Neville tries to think of a reason why he simply can not stay, but he's at a loss. He could lay his head down on the table and fall asleep right there, he thinks. He notices a statue on the table, a small frog with a coin in its mouth. Luna notices him staring.
"Isn't he wonderful? Severus gave it to me for Christmas. It's a three-legged moon frog of good fortune and wealth. Adding the good luck coin to its mouth increases the prosperity power. It's an ancient Chinese Feng Shui symbol also associated with longevity." She pauses. "I just think it's cute."
Neville tears his eyes away long enough to meet Snape's steady gaze full-on.
Feng Shui, Snape? Really?
Snape is not unnerved. He merely smiles that smile, that wicked, evil, knowing smile that has haunted Neville's dreams for more years than he cares to count.
He lies ramrod straight in his narrow bed, blankets pulled to his chin.
He tries to sleep.
He tries to work it all out in his head, but nothing is making sense. They can't be together, can they? It can't be possible. Surely they must be living as friends, or as caretaker and invalid. Business partners at the very least.
Surely not as—
He closes his eyes and fights back a surge of nausea at the very thought.
He rolls to one side, then the other. Outside he's sure he can hear the Thestrals jumping, making their strange screaming whinnies.
He hears a sound, a thump, a muffled shout. He sits up, rubs his bleary eyes.
Another thump. Another muffled shout. The sounds are coming from inside the house.
As he moves from his bed to the doorway to the hallway to another doorway, he rationalizes.
Snape is having a nightmare and Luna is comforting him. That's all it is. The relief that floods through Neville makes his knees sag and he grips the doorframe to keep from falling.
"There, there," Luna murmurs, her voice light as air, soothing as a touch.
The door to their room is slightly ajar. Neville, just another shadow among many, pauses outside, listening.
"It's all right, my love."
It's all right.
Now, however, the sounds are distinctly different.
Luna — his Luna — is, well, moaning. Very lightly at first, but definitely increasing in both volume and excitement. Neville grasps, almost against his will, his cock, which is twitching against his thigh.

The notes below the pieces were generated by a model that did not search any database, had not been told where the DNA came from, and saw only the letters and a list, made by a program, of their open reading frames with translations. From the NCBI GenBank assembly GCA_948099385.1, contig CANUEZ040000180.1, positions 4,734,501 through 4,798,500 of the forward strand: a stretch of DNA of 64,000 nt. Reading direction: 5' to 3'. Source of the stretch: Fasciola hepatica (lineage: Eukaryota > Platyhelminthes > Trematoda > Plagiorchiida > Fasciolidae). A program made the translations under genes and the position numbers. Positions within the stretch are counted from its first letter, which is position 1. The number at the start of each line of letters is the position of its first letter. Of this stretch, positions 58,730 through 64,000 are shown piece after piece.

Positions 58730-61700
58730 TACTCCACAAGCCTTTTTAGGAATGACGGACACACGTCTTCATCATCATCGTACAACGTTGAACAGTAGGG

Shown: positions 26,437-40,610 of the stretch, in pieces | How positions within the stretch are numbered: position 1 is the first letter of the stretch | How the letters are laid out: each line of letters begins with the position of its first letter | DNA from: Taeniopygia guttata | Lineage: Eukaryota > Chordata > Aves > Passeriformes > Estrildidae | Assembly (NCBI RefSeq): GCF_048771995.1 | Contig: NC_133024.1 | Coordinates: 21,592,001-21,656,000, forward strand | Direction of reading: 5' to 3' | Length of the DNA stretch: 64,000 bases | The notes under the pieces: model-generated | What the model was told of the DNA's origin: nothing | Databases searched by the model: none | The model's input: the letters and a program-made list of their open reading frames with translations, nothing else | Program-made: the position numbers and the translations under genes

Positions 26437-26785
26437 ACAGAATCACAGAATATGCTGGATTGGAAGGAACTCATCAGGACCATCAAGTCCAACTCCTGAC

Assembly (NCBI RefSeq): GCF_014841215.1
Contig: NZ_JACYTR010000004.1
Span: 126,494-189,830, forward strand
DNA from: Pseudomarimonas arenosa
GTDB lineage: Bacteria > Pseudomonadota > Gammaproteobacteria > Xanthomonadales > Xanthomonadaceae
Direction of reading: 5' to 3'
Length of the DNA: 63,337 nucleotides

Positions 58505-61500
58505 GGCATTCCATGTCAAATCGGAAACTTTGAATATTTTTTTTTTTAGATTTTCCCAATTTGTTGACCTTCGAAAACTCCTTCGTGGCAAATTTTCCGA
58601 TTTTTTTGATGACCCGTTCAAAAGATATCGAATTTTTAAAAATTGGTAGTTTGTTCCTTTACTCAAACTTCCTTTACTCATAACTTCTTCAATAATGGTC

Be still, he orders his cock, which does not obey. Be still, be still—
His hand moves faster, faster, his thoughts catching up, images arranging themselves in accordance, one, two three—
Luna's head thrown back Snape between her thighs Neville kissing her Thestrals dancing prancing screaming just as aroused—
He comes then, with a muffled shout, and teeth on his lips and his cock in his hand, his head thudding painfully against the doorframe, shoulders shuddering and sagging, and, as always and not for the first time, completely, utterly alone.
Inside the room — their room — he hears similar sounds, Snape coming (there is no other word, he's coming, of course he is) and Luna is groaning, head thrown back (he can see it, even if he can't see it) and Neville turns and lurches back down the hallway to his own room, his own bed, his own pillow, borrowed, as they are—
He pushes his head into the pillow, wills himself to smile, to sleep, to forget.
Outside, somewhere in the night, a Thestral screams.
Neville awakes to Snape's face — dark, determined — hovering inches above his own.
This is it, Neville thinks. This is the end. He knew I was outside the door. He's going to kill me, once and for all.
Snape, realizing Neville is, indeed, awake, sniffs and straightens, clasps his hands tightly behind his back.
"You were snoring," is all he says. He turns, heads for the door. He stops, and without looking back, says: "And breakfast is ready." He then sweeps from the room and Neville is sure he sees the shadow of a great, billowing cloak behind him.
Some things never do change.
The meal is a quiet affair. Neville notices Luna and Snape, sees how they pass the pitcher of cream back and forth without either one asking; how Luna absently stabs a bit of his egg and takes a bite while Snape reads the newspaper. When their fingers meet above the pot of sugar, their eyes meet as well and they both smile.